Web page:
The rapid urbanization and industrialization has led to an increase of disposal petroleum hydrocarbons (PHC) and trace elements (TE) into the environment. These pollutants are considered as the most toxic contaminants in the world due to their persistence in the environment, and the long range of toxicological effects for living beings.

Recent concerns regarding the environmental contamination have initiated the development of several remediation technologies, including physical, chemical, and biological approaches. In this thesis, gentle soil remediation options (GRO) were investigated at different scales for the reclamation of PHC and TE co-contaminated soil. In the first part of this thesis, laboratory experiments were performed to characterize PHC and TE contaminated soil as well as the indigenous microorganisms (bacteria and fungi) present inside these contaminated soil. It was found that the studied aged contaminated soil had a negative effect on earthworm’s development and L. sativum biomass. Moreover, a high respiration of microorganisms attributed to the transformation/ mineralization of organic matter or/and organic pollutants was observed. This presence of viable microorganisms suggested an adaptation of microorganisms to the contaminant. Further results showed that the long-term exposure of soil microorganisms to high PHC concentration and the type of isolation culture media did not influence the ability of isolates to effectively degrade PHC. However, phylogenic affiliation had a strong on PHC biodegradation. In the second part of this thesis, preliminary studies in greenhouse were assessed to investigate the ability of M. sativa assisted by compost in the greenhouse aided-phytoremediation of PHC and TE. It was found that compost incorporation into the soil promoted PHC degradation, M. sativa growth and survival, and phytoextraction of TE. Residual risk assessment after the phytoremediation trial also showed a positive effect of compost amendment on plant growth and earthworm development. Pilot scale ecopile experiment carried out in the third part of this thesis allow a reduction of up to 80% of PHC and 20% of metals after 17 months. This research demonstrated that M. sativa and H. annus were suitable for phytodegradation of PHC and phytoextraction of TE.  Results from this thesis are helpful for further full-scale phytoremediation studies.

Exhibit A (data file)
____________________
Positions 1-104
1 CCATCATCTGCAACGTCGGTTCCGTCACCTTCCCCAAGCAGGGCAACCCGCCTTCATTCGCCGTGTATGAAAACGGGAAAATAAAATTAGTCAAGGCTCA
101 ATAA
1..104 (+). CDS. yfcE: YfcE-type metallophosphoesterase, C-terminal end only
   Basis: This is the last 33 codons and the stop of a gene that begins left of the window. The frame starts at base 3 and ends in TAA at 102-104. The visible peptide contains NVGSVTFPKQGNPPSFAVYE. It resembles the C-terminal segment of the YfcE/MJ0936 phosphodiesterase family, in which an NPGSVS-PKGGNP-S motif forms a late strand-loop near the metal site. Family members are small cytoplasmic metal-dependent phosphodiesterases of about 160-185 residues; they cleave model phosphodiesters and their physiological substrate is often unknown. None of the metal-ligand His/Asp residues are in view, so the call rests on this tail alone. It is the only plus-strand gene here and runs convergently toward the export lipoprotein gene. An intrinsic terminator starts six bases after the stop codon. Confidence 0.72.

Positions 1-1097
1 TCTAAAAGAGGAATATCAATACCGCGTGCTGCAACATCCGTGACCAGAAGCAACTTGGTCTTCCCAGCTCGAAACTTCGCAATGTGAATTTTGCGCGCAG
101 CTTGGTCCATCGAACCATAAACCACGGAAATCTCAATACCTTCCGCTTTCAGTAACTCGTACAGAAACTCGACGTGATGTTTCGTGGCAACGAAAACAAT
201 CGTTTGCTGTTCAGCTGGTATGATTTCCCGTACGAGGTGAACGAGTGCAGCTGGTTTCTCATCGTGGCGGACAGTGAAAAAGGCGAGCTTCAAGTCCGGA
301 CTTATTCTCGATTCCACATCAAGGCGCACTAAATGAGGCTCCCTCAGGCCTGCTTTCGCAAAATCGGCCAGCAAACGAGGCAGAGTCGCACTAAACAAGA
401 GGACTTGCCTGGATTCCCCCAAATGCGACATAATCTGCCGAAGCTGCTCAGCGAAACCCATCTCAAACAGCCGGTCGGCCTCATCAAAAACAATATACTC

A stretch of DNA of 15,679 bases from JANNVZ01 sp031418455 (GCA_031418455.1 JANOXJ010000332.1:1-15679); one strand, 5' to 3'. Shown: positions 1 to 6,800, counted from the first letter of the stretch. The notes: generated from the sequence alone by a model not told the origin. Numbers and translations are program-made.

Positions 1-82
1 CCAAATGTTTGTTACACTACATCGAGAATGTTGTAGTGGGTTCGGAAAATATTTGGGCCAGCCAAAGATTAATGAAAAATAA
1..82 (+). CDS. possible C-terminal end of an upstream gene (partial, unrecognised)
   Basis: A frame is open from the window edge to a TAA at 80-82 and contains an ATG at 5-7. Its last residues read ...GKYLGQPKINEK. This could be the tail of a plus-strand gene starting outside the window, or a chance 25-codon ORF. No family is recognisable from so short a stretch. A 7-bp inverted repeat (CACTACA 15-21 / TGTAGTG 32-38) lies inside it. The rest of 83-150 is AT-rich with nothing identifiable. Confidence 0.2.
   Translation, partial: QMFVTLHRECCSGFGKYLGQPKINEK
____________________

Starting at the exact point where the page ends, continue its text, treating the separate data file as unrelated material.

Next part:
Place, publisher, year, edition, pages
Växjö: Linnaeus University Press, 2017. 212 p.
Series
Linnaeus University Dissertations, 279/2017
Keyword
Petroleum Hydrocarbon, Trace Elements, Gentle Soil Remediation Options, Polycyclic Aromatic Hydrocarbon, Respirometry, Ecopile, Bacteria, Fungi
National Category
Environmental Sciences
Research subject
Natural Science, Environmental Science
Identifiers
urn:nbn:se:lnu:diva-60839 (URN)978-91-88357-63-2 (ISBN)
Public defence
2017-03-10, N2007, Västergård, Kalmar, 14:30 (English)
Opponent
Supervisors
Available from: 2017-02-22 Created: 2017-02-22 Last updated: 2017-03-16Bibliographically approved

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Marchand, CharlotteHogland, WilliamKaczala, FabioJani, YahyaAugustsson, Anna